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Family Planning and the Samburu: A Qualitative Study Exploring the Thoughts of Men on a Population Health and Environment Programme in Rural Kenya

Kock, L; Prost, A; (2017) Family Planning and the Samburu: A Qualitative Study Exploring the Thoughts of Men on a Population Health and Environment Programme in Rural Kenya. International Journal of Environmental Research and Public Health , 14 (5) , Article 528. 10.3390/ijerph14050528. Green open access

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Abstract

Population Health and Environment (PHE) strategies are argued to improve ecosystem and human health by addressing family size and its effects on natural resource use, food security, and reproductive health. This study investigates men’s views on a PHE family planning (FP) programme delivered among the pastoral Samburu tribe in rural northern Kenya. Three focus group discussions and nine semi-structured interviews were conducted with 27 Samburu men. These discussions revealed support for environmentally-sensitised family planning promotion. Men highlighted their dependency on natural resources and challenges faced in providing for large families and maintaining livestock during drought. These practices were said to lead to natural resource exhaustion, environmental degradation, and wildlife dispersal, undermining key economic benefits of environmental and wildlife conservation. Relating family size to the environment is a compelling strategy to improve support for FP among Samburu men. Kenyan policy-makers should consider integrating community-based PHE strategies among underserved pastoral groups living in fragile ecosystems.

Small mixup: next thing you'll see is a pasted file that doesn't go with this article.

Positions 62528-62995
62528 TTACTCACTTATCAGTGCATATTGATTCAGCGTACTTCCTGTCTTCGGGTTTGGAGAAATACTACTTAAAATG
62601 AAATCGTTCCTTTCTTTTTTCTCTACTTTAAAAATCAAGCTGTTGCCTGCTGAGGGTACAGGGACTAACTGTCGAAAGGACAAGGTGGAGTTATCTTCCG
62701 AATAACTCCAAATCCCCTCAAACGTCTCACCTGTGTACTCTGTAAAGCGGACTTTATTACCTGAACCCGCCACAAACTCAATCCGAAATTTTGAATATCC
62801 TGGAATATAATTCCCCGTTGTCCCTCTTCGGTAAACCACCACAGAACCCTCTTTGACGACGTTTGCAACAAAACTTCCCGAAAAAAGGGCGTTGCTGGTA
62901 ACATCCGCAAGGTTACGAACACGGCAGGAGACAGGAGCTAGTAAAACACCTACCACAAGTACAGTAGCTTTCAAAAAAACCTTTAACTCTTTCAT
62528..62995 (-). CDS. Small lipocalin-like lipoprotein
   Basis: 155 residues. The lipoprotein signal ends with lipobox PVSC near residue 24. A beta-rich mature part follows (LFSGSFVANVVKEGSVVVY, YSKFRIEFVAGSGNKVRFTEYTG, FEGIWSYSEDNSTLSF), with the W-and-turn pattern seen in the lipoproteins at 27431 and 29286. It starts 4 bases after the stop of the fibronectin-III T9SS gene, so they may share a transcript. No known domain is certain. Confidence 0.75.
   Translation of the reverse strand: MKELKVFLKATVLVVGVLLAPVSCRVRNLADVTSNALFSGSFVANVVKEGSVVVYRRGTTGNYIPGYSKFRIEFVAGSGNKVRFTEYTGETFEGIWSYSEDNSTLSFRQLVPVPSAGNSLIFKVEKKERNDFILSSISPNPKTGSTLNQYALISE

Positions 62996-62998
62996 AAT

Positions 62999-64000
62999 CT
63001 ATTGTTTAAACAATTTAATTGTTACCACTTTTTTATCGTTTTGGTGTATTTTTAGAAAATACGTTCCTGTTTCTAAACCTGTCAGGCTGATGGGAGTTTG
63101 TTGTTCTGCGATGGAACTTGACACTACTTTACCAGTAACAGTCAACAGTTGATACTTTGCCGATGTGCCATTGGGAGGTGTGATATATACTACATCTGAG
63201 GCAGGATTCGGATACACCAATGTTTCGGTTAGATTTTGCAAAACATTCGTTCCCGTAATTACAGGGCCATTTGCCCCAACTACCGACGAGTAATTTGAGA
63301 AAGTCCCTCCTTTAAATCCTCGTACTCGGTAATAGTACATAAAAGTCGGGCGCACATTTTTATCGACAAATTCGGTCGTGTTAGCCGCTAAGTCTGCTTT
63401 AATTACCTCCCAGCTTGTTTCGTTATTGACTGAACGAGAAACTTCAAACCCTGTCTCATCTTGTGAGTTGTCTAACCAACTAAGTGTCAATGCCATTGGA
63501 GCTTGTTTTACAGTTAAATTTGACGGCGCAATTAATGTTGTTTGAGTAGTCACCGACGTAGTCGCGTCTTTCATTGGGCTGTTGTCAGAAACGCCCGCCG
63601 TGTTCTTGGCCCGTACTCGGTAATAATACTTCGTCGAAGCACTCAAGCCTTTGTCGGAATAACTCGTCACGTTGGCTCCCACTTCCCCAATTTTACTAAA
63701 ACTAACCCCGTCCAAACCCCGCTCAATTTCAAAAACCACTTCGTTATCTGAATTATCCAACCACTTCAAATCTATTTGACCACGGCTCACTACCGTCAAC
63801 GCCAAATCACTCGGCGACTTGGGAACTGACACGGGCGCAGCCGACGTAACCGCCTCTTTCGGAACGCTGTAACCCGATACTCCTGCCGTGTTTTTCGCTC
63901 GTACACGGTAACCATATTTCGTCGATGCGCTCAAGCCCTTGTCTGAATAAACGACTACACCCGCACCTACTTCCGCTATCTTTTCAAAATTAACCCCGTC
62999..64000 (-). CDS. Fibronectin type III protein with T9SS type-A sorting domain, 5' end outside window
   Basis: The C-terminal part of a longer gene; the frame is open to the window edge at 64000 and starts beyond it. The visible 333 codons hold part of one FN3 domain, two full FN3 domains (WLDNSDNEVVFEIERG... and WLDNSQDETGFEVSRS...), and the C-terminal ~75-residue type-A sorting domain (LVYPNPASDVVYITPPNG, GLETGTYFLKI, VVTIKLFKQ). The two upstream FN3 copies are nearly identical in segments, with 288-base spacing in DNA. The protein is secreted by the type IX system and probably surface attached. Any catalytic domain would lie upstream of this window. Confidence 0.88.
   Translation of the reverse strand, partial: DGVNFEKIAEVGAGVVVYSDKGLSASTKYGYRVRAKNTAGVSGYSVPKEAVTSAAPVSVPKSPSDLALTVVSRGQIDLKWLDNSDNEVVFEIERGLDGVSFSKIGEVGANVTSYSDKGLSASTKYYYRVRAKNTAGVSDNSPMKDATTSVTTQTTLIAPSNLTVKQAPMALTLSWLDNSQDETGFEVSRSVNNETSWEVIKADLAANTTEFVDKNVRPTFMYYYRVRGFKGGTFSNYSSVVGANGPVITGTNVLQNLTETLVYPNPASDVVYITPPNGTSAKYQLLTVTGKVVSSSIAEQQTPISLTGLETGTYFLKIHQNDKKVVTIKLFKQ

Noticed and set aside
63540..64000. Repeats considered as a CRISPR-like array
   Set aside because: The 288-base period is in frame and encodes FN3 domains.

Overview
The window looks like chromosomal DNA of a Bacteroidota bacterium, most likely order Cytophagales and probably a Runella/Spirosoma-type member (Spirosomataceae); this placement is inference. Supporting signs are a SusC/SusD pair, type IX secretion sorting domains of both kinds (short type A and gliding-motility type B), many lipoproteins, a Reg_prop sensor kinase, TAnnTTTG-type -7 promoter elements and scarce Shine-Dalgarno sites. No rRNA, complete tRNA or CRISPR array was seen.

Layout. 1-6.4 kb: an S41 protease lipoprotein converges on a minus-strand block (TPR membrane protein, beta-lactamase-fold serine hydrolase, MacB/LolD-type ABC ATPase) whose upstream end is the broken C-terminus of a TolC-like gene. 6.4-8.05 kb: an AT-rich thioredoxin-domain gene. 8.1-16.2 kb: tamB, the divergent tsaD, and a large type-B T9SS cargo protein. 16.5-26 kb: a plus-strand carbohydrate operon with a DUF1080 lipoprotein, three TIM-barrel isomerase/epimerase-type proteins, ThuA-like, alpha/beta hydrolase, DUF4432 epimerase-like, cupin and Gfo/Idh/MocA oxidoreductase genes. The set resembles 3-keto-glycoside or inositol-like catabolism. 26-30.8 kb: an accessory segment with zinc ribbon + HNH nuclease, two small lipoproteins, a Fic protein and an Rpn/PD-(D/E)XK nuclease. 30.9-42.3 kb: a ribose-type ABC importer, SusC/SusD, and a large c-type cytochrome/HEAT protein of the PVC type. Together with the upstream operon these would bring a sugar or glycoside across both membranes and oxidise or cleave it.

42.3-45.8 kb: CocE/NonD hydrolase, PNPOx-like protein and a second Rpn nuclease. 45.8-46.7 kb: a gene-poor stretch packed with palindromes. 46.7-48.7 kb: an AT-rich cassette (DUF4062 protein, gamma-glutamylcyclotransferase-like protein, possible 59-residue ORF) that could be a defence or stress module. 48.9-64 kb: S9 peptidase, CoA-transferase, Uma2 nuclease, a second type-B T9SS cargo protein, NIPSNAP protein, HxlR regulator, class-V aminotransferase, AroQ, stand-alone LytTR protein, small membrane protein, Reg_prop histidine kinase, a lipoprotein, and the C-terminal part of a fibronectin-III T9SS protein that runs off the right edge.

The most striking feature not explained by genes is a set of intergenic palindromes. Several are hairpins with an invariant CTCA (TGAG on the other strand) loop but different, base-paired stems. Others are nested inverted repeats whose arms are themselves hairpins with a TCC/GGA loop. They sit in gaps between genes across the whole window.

Type: Article
Title: Family Planning and the Samburu: A Qualitative Study Exploring the Thoughts of Men on a Population Health and Environment Programme in Rural Kenya
Open access status: An open access version is available from UCL Discovery
DOI: 10.3390/ijerph14050528
Publisher version: http://doi.org/10.3390/ijerph14050528
Language: English
Additional information: © 2017 by the authors. Licensee MDPI, Basel, Switzerland. This article is an open access article distributed under the terms and conditions of the Creative Commons Attribution (CC BY) license (http://creativecommons.org/licenses/by/4.0/).
Keywords: Science & Technology, Life Sciences & Biomedicine, Environmental Sciences, Public, Environmental & Occupational Health, Environmental Sciences & Ecology, Kenya, family planning, maternal health, environmental health, gender, natural resources, climate change, conservation, MARINE CONSERVATION INITIATIVES, REPRODUCTIVE HEALTH, SOUTHWEST MADAGASCAR, CONTRACEPTIVE USE, SERVICES, COUNTRIES, FERTILITY, ETHIOPIA
UCL classification: UCL
UCL > Provost and Vice Provost Offices
UCL > Provost and Vice Provost Offices > School of Life and Medical Sciences
UCL > Provost and Vice Provost Offices > School of Life and Medical Sciences > Faculty of Population Health Sciences
UCL > Provost and Vice Provost Offices > School of Life and Medical Sciences > Faculty of Population Health Sciences > Institute for Global Health
UCL > Provost and Vice Provost Offices > School of Life and Medical Sciences > Faculty of Population Health Sciences > Institute of Epidemiology and Health
UCL > Provost and Vice Provost Offices > School of Life and Medical Sciences > Faculty of Population Health Sciences > Institute of Epidemiology and Health > Behavioural Science and Health
URI: https://discovery.ucl.ac.uk/id/eprint/1562145
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